Lunds konsthall's programme for 2010 starts with a solo exhibition by the celebrated Portuguese artist João Penalva. The focus is on works produced in the last five years, but one important earlier piece, the slide and sound installation Character and Player, 1998, has been included as a bass note for the whole exhibition.
The display created for the 1950s architecture of Lunds konsthall includes, among other works, the slide and video installation Pavlina and the automated shadow theatre Petit Verre, both 2007, and the triple video projection Hermitage Pier, 2004. There is also a specially commissioned installation of ten loose-sheet picture books, individually titled and displayed on reading tables, as well as a series of seven large framed digital prints with accompanying short texts, also individually titled.
In addition to the exhibition at Lunds konsthall, four of Penalva's films – 336 PEK (336 Rivers), 1999; Kitsune (The Fox Sprit), 2001; Harangozó (The Bell-Ringer), 2004; The Roar of Lions, 2007 – are shown at the Kino cinema theatre in Lund.
Narrativity is of great importance in João Penalva's art, which is shaped by his capacity for thinking and speaking in images and for juxtaposing images with words. His imagery is lens-based, reflecting an outside world, and his writing becomes an inner voice. He works with film and video or with prints of various photographic images, often in composite installations that combine several artistic media, sound and light.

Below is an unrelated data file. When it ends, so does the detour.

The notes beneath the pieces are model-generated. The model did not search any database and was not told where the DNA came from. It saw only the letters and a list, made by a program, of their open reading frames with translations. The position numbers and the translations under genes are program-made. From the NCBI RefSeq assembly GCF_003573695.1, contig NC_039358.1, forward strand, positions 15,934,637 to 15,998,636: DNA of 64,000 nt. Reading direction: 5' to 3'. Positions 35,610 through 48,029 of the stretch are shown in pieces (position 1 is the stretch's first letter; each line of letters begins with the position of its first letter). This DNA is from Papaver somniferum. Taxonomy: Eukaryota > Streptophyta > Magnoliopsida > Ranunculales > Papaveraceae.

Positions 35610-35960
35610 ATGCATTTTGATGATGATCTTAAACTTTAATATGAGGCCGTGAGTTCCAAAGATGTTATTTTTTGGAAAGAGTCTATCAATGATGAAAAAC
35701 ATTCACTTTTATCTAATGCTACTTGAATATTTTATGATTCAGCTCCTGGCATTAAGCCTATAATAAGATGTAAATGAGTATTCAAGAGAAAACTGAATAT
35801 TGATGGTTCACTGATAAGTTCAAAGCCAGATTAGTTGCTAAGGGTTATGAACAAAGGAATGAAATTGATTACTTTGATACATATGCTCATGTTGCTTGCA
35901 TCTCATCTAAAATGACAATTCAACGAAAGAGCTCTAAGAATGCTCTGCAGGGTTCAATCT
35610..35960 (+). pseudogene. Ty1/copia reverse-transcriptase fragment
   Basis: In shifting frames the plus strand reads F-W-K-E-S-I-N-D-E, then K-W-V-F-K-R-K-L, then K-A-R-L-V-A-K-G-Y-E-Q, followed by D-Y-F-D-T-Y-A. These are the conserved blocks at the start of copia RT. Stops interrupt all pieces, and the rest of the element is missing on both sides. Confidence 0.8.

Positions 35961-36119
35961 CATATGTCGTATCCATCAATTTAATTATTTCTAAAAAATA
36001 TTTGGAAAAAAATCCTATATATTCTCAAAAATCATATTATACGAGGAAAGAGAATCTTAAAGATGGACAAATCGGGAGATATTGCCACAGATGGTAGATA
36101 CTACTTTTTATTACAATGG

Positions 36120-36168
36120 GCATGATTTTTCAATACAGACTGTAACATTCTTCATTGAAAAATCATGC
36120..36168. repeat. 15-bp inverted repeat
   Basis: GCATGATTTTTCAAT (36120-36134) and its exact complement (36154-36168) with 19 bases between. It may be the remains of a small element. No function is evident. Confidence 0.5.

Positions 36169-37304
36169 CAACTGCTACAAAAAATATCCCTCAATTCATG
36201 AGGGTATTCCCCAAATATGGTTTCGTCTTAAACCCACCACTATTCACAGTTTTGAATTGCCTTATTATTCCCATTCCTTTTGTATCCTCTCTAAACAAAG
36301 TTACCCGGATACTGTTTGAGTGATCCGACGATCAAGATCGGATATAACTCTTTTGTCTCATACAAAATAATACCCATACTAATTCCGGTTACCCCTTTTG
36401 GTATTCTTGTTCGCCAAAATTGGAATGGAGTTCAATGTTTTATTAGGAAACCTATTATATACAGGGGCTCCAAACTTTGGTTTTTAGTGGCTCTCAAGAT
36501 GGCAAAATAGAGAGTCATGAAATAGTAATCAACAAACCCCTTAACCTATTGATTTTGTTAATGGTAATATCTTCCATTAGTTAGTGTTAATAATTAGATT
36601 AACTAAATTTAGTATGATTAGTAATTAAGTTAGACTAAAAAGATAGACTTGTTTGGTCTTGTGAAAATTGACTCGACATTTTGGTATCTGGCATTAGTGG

Penalva's art can be understood in terms of physicality, visuality and theatricality. He offers viewers condensed reflections on visual data and precise modulations of emotional states. The impact of built space and bodily time are key elements in the works selected for the exhibition at Lunds konsthall, which bring together the palpable, the imaginary and the unconscious.
In this configuration, Penalva's works appear to be governed by the logic of the dream. According to the philosopher Henri Bergson, the dreamer uses the same mental faculties as when he is awake, but without the restrictions that bind him when he must attend to life. He conjures up any image he fancies, and the absurdity we associate with dreams is nothing but his attempt to analyse these images rather than just letting them flutter by. The dreamer, Bergson says, is too logical.